People on prepayment meters could soon see their energy bills rise, according to the Competition and Markets Authority (CMA).
The CMA has said it is adjusting the way it calculates the energy price cap for prepayment customers. The prepayment energy price cap was introduced in April 2017 and is not to be confused with Ofgem’s energy price cap that was introduced in January this year for customers on standard variable tariffs.
The prepayment energy price cap, which currently stands at £1,242 a year for the average household, will be extended beyond its initial end date in 2020 due to the delay in the smart meter rollout. The government has been planning for every home and business in the UK to be offered a smart meter installation by the end of next year, although officials have warned that this could be delayed by a further two years.
According to the CMA, once the rollout of smart meters is complete, there will be no need for the price cap to protect consumers as customers will be able to monitor and control their energy usage and efficiency. Smart meters record the amount of gas and electricity that is used in a home, sending the data back to the energy supplier who then bills the customer accurately, while displaying to the customer their energy usage in real time and in pounds and pence.
“The rollout of smart meters has not progressed in line with the initial projections on which the EMI Final Report was premised,” said the CMA. “Evidence shows that it is not on track to complete by the end of 2020 and we believe may be as much as two years behind schedule. Some of the costs that an efficient supplier is expected to bear in supplying prepayment customers have increased to a level materially higher than that reflected in the (prepay cap) methodology.”
Prepayment meters are typically used by vulnerable customers, for example those that have struggled keeping up with payments in the past and those living in rented accommodation. However, prepayment energy deals are usually more expensive than standard tariffs because of the costs involved with administering the technology. Households with prepayment meters have also been told they are likely to be the last to be offered smart meters. There are currently around 4 million households in the UK with prepayment meters.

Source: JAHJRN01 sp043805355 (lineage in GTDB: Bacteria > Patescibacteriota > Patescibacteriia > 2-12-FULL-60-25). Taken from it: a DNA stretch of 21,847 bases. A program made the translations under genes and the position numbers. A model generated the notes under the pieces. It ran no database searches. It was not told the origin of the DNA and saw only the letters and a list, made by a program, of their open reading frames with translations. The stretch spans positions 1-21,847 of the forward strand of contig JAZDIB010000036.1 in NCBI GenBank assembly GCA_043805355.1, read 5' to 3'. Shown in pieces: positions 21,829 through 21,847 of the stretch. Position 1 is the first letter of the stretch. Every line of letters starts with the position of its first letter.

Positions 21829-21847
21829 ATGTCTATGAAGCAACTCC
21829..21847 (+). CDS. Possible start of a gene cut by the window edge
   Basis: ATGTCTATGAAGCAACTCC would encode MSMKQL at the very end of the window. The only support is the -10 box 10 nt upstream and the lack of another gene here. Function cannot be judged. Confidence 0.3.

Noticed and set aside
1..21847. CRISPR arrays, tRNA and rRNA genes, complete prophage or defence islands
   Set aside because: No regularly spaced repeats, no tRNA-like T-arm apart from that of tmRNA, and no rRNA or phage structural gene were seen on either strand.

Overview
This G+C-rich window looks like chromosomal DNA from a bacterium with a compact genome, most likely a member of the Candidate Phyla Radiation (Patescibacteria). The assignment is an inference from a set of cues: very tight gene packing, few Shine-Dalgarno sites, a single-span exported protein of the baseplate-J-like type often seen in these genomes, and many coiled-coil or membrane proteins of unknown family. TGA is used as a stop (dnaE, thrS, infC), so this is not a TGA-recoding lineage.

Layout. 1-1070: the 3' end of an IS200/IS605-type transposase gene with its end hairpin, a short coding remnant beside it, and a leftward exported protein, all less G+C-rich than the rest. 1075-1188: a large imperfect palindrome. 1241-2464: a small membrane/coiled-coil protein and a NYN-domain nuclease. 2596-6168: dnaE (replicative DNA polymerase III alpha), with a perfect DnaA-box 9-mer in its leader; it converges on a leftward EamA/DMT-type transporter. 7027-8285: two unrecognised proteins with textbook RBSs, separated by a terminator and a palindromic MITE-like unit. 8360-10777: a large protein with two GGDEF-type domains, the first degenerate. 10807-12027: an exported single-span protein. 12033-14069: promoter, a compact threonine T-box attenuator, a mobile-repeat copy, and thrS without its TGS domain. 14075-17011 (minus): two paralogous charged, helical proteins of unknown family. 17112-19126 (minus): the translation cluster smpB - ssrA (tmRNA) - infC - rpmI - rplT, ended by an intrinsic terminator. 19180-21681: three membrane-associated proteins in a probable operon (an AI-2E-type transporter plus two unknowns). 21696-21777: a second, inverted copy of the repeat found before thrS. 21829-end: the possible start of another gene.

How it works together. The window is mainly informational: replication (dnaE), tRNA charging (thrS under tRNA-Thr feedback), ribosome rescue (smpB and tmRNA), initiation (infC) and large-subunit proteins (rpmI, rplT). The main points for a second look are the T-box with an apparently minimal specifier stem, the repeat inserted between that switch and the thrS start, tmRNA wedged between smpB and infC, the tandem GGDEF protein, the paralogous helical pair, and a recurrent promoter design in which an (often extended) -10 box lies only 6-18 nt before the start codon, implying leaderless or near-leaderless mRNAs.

The CMA said that energy suppliers and consumer groups have until July 8 to challenge their ruling, while the decision was welcomed by the energy regulator, Ofgem.
“This will ensure the market offers choice and protection to prepayment customers both now and in the future,” said a spokesperson for Ofgem. “Under the default and prepayment meter price caps, households are protected and will always pay a fair price for their energy and not be overcharged. If approved, the new prepayment meter cap level methodology will be reflected in the next cap period coming into effect in October, which Ofgem will announce in August. Alongside the price caps, we are continuing to work with government and the industry to deliver a more competitive, fairer, greener and smarter energy market that works for all consumers.”